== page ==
Additionally, we have patients that have received what we call the standard of care, so the best treatment we have up front. If you have a patient that relapses on that treatment or comes back after that treatment has been completed, those relapsed patients, many times, require intensive chemotherapy or CAR T treatment in order to get them back in remission. You may have to travel quite far actually to get that type of treatment. Finding the right center that can provide the best care possible is very important in getting these kids treatment.

TARGETED ONCOLOGY: Is there any new research that is looking promising in this space?

Gruber: The field is very focused on CAR T. There are a lot of very promising targeted small molecules that are being developed in pediatric cancer. We're also continuing to work with so-called standard chemotherapy drugs and optimizing the combination of chemotherapy and the scheduled chemotherapy. When you look at ALL, at the beginning in the 1950s, everybody died, and then there was this dramatic improvement in outcomes. Most of that improvement came with optimizing combinatorial chemotherapy, with a small number of new drugs added, but physicians did an amazing job at determining the best combinations and the best sequences to optimize outcomes as much as possible.

We have to remember whenever we're evaluating drugs, it may be a study with a single drug that you don't see much response rate, but is that really how the drug should optimally be used? We're moving more towards using new agents in combination with standard chemotherapy. We evaluate them in early phase clinical studies because we don't want to stop development of a compound that could potentially benefit our patients without really assessing it and determining whether it can be effective in a multi-agent chemotherapy backbone. I think CAR T is unique in that the single agents are cellular product ready, but when you look at small molecule development and new chemotherapy drugs, then we're evaluating a multi-agent backbone.

TARGETED ONCOLOGY: What advice would you like to share with a community oncologist who comes across children with cancer in their practice?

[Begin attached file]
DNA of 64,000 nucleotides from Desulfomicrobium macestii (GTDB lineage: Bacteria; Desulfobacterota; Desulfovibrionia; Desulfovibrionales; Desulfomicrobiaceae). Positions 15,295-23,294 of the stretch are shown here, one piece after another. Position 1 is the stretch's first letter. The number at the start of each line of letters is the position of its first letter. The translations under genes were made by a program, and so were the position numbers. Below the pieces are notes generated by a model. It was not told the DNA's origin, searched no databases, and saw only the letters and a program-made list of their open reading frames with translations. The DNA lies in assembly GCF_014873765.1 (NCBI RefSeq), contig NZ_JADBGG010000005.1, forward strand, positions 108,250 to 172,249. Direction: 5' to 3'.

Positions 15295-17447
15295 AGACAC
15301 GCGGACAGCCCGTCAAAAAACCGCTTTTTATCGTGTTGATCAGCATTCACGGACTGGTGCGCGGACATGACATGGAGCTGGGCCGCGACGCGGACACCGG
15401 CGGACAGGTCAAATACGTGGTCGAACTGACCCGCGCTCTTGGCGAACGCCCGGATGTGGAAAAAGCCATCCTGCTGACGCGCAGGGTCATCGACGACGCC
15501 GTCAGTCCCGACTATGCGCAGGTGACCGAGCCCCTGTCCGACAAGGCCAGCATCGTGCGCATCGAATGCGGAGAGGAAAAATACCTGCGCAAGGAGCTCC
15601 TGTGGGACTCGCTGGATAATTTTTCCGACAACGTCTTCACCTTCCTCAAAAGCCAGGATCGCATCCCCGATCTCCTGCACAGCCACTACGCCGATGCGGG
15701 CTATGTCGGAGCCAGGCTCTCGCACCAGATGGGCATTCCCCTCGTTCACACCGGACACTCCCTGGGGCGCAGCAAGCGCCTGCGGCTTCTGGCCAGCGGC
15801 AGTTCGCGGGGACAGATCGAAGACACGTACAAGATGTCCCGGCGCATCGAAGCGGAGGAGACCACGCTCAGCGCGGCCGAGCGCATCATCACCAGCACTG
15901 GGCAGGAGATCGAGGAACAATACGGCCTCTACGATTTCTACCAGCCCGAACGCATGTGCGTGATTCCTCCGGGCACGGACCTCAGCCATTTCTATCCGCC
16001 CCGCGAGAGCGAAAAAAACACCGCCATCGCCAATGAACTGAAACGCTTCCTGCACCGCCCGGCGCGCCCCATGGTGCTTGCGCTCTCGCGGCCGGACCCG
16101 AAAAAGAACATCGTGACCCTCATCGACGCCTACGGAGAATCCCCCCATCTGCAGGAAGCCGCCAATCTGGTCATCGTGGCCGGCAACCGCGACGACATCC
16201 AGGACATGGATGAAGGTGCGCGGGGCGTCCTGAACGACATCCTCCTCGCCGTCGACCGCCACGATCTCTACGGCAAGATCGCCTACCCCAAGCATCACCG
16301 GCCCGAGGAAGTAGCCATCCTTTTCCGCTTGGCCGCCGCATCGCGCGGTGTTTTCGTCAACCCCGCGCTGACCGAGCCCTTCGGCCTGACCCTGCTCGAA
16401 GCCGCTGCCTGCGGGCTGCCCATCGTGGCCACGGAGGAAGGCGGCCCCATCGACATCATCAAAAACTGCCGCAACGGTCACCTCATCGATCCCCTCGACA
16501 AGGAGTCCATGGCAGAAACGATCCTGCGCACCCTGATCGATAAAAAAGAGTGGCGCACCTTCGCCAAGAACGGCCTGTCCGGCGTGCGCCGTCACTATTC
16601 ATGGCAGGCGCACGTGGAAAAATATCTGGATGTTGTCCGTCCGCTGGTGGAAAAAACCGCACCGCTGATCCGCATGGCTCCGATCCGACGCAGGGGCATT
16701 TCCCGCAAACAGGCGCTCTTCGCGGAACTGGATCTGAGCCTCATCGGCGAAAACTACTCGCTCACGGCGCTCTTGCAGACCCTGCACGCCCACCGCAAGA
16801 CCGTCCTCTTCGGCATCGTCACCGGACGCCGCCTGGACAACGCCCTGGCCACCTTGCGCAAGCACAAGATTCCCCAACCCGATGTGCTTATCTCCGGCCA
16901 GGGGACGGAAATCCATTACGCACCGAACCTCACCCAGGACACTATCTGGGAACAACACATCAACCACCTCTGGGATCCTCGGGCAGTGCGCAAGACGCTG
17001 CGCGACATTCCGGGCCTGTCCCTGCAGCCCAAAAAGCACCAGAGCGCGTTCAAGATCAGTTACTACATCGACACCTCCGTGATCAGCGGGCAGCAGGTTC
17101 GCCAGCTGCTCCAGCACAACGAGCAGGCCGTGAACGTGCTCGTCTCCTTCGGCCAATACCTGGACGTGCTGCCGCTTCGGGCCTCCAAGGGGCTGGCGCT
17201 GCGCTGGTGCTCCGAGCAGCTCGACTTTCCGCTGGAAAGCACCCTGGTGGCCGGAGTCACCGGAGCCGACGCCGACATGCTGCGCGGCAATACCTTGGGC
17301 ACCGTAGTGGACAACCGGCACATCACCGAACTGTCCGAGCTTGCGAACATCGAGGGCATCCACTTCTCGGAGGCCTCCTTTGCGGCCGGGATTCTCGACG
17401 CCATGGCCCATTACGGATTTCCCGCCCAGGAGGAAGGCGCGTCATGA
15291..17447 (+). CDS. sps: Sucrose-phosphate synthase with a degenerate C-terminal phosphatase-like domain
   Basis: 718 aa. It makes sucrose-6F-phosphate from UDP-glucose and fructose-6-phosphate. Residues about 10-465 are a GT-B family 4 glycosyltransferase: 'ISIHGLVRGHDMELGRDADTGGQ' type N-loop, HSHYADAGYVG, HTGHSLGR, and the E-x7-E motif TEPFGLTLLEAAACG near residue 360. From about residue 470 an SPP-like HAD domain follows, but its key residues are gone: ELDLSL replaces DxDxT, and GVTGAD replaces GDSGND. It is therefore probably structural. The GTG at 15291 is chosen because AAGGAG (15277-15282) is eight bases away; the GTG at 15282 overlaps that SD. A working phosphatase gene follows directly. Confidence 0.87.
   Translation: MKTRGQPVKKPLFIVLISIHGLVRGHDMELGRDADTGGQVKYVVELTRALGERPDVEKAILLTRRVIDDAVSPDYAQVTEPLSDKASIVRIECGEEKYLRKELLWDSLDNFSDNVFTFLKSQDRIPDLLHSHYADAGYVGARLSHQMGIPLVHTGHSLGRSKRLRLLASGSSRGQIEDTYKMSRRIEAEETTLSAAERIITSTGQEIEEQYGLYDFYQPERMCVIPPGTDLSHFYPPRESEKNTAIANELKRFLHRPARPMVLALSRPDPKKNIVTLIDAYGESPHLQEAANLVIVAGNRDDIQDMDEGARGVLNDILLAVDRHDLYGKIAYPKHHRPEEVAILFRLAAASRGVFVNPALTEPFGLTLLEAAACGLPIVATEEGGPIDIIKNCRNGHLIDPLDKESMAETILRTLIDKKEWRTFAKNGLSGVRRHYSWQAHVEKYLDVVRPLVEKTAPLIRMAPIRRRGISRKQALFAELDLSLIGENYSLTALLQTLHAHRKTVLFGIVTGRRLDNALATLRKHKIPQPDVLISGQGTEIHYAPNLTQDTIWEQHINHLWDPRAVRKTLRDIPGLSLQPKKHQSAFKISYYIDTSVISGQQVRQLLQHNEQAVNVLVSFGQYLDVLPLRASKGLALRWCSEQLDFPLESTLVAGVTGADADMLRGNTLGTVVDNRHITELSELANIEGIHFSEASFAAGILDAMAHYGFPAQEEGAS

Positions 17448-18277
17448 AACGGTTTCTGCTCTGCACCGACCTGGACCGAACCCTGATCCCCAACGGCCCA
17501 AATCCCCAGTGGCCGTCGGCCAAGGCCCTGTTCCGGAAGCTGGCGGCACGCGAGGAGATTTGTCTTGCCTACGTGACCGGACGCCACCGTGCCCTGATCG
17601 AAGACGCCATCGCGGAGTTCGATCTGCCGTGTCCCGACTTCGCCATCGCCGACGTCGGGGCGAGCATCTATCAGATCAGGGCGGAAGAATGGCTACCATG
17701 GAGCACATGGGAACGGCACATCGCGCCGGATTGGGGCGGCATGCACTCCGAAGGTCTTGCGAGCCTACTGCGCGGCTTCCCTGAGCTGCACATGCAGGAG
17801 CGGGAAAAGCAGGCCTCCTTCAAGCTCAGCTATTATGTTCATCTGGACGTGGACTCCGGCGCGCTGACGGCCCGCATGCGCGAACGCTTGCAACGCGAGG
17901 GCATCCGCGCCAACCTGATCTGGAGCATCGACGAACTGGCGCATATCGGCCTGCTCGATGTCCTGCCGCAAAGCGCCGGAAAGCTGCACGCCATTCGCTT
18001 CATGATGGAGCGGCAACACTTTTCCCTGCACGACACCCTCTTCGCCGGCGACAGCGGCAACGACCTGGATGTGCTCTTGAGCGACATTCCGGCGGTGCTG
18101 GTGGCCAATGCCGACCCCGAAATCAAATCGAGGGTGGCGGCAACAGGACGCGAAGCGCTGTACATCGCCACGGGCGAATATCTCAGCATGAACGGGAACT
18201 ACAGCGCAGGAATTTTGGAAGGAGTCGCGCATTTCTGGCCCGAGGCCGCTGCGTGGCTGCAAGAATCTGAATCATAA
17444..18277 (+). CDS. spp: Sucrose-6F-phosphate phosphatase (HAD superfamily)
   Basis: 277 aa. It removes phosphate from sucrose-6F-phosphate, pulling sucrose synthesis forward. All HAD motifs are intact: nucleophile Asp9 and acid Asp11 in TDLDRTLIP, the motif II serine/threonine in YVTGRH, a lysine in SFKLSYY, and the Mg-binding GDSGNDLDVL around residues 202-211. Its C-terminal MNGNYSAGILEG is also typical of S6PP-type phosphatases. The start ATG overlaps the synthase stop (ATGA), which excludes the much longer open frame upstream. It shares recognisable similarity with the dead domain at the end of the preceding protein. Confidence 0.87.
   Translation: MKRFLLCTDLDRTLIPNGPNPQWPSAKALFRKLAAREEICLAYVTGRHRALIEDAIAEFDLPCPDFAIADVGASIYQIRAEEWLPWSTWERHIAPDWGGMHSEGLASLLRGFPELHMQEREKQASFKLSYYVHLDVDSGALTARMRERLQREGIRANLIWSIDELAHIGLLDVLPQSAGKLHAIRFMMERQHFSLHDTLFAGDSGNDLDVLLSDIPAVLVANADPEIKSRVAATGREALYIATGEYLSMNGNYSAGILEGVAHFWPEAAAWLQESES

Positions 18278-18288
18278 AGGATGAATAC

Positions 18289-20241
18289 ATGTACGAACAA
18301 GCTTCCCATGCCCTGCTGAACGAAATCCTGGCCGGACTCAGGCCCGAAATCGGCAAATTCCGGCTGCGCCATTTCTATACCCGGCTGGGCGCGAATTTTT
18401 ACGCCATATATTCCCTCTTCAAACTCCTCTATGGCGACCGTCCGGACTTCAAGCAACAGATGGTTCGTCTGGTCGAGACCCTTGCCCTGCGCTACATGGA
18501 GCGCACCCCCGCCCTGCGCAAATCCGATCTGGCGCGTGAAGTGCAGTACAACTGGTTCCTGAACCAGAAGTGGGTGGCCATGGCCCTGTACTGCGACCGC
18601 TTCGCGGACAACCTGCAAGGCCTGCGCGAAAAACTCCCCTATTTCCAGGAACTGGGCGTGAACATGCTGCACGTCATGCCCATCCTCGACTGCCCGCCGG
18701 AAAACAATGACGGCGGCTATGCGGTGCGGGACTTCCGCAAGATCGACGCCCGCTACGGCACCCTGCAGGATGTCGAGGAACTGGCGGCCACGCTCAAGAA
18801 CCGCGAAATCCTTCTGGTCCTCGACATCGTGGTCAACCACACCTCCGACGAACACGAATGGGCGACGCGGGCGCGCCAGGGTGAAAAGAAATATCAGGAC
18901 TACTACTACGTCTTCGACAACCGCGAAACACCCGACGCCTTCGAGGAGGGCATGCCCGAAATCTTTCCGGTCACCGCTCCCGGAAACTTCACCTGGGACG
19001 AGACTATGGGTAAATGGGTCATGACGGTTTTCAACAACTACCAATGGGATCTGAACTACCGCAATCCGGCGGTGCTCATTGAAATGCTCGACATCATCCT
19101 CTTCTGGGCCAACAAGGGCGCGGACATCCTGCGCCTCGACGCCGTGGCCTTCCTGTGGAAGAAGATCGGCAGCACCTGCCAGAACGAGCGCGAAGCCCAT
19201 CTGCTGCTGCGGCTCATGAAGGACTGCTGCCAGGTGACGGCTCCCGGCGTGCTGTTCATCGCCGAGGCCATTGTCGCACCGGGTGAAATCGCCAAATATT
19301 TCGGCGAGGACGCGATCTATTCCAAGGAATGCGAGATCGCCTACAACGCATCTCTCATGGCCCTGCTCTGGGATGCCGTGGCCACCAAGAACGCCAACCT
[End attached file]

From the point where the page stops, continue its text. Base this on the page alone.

Gruber: I think the most important thing is if they're seeing a diagnosis that they're not used to seeing or not used to treating, it's really important that they contact 1 of the larger centers that does have a high volume of pediatric oncology patients. Sometimes, it requires the patient coming to a bigger center. Sometimes, we can consult with physicians and provide recommendations in terms of treatment. In particular I specialize in infant leukemia, and while I have a study open at multiple centers, sometimes I get calls from community physicians where, for whatever reason, the patient can't come on the trial and then I work with them to help them take care of the patient in terms of what the optimal chemotherapy is and be there for them if they have any questions or are having any complications of the treatment.

I think it's important for community physicians to reach out to specialists, and 1 of the great things about the Children's Oncology Group, which is the biggest cooperative group in the United States, is that they open up their protocols in centers all across the United States, so not just the large centers but smaller centers as well, and then provide fantastic clinical trial protocols for patients to participate in it. We're very collaborative and these consortiums have allowed patients at smaller centers to get state of the art treatment that they may otherwise have difficulty getting.

TARGETED ONCOLOGY: What is the key message that you hope is taken away from Childhood Cancer Awareness Month this year?

Gruber: The most important message is that this is a very exciting time for early phase clinical trials in pediatric oncology, and we have a lot of promising drugs as we become better and better at characterizing the malignancies through next-generation sequencing approaches. Even patients that relapse with standard of care, there's still hope, and there's still a possibility of cure. I think the community, all of the pediatric oncologists, are working together very hard to cure all of our patients. I think the most important thing is that for development of new therapies, we continue to strive for cure, and we won't stop until we've cured all of our patients. There is always going to be hope.